Pastorelli, LM; Fray, M; Cheeseman, M; Greenfield, A; Wells, S; Smith, A; ... Woolf, AS; + view all Pastorelli, LM; Fray, M; Cheeseman, M; Greenfield, A; Wells, S; Smith, A; Hough, T; Harfe, BD; McManus, MT; Smith, L; Woolf, AS; - view fewer (2009) Genetic analyses reveal a requirement for Dicer1 in the mouse urogenital tract. Mammalian Genome , 20 (3) 140 - 151. 10.1007/s00335-008-9169-y.
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Despite the increasing interest in other classes of small RNAs, microRNAs (miRNAs) remain the most widely investigated and have been shown to play a role in a number of different processes in mammals. Many studies investigating miRNA function focus on the processing enzyme Dicer1, which is an RNAseIII protein essential for the biogenesis of active miRNAs through its cleavage of precursor RNA molecules. General deletion of Dicer1 in the mouse confirms that miRNAs are essential for development because embryos lacking Dicer1 fail to reach the end of gastrulation. Here we investigate the role of Dicer1 in urogenital tract development. We utilised a conditional allele of the Dicer1 gene and two Cre-expressing lines, driven by HoxB7 and Amhr2, to investigate the effect of Dicer1 deletion on both male and female reproductive tract development. Data presented here highlight an essential role for Dicer1 in the correct morphogenesis and function of the female reproductive tract and confirm recent findings that suggest Dicer1 is required for female fertility. In addition, HoxB7:Cre-mediated deletion in ureteric bud derivatives leads to a spectrum of anomalies in both males and females, including hydronephrotic kidneys and kidney parenchymal cysts. Male reproductive tract development, however, remains largely unaffected in the absence of Dicer1. Thus, Dicer1 is required for development of the female reproductive tract and also normal kidney morphogenesis. © 2009 Springer Science+Business Media, LLC.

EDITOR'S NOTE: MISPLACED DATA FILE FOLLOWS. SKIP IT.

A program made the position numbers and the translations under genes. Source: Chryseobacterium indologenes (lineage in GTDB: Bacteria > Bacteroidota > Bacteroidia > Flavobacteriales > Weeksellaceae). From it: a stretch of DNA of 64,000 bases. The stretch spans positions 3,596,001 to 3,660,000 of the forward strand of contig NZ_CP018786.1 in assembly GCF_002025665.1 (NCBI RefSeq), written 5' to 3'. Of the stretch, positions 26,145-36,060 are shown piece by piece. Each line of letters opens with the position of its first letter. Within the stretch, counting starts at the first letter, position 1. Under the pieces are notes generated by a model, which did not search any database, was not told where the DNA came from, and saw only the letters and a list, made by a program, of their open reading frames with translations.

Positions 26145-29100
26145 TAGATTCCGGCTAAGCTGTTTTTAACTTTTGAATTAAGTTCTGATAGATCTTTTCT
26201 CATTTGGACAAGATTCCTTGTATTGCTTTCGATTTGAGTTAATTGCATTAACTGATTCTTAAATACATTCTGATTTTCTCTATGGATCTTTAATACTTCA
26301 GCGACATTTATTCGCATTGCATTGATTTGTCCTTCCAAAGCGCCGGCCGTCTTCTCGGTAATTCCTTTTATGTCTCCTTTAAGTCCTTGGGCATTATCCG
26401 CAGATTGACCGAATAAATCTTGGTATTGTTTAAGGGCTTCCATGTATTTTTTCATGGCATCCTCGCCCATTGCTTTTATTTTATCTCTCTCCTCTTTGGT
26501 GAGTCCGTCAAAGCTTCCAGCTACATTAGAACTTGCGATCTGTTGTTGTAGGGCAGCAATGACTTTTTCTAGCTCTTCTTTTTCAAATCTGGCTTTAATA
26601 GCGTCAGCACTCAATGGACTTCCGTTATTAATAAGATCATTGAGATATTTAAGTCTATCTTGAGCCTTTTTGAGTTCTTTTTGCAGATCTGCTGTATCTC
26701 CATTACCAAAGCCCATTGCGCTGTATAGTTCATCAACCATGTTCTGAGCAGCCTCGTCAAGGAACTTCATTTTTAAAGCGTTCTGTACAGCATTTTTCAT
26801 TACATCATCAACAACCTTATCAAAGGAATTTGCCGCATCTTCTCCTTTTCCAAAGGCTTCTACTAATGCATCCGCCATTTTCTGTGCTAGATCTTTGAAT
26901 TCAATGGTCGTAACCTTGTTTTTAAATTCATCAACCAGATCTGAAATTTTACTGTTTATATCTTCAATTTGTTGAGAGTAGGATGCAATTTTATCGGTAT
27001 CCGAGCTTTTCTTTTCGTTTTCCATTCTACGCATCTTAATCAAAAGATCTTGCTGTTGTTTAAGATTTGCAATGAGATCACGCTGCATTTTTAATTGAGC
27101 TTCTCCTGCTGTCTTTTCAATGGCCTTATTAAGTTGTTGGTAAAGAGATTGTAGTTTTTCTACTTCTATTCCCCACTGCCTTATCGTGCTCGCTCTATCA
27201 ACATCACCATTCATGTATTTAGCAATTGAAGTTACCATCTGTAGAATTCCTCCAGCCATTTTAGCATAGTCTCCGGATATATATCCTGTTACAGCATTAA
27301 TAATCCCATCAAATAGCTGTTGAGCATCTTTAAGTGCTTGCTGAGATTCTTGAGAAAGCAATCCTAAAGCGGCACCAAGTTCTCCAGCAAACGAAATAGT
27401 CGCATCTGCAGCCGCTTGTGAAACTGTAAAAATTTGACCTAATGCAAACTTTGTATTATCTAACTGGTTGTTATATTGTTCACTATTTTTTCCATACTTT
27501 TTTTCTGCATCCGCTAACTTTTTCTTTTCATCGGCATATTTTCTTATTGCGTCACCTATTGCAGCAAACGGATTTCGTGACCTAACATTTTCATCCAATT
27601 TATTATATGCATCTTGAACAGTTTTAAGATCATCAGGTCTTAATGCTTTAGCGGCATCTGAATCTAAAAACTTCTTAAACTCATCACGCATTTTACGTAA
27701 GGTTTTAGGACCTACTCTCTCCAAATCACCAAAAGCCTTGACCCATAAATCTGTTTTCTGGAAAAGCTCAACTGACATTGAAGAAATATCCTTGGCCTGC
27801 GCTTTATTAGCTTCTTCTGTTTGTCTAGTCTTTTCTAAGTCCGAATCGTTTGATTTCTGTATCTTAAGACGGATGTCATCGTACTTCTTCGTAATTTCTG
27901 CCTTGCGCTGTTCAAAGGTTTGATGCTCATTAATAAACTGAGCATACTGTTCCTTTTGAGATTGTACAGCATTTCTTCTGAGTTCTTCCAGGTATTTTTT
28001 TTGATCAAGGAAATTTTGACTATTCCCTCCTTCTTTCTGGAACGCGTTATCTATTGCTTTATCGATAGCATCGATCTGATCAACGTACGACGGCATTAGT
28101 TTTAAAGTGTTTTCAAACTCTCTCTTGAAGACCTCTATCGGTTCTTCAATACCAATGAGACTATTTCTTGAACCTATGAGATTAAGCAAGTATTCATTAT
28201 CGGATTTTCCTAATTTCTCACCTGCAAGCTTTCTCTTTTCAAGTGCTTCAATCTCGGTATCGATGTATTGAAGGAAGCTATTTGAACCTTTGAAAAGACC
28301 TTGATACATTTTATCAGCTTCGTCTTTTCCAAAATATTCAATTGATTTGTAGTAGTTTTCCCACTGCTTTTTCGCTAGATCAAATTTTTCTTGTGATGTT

|Title:||Genetic analyses reveal a requirement for Dicer1 in the mouse urogenital tract|
|UCL classification:||UCL > School of Life and Medical Sciences > Faculty of Population Health Sciences > Institute of Child Health|
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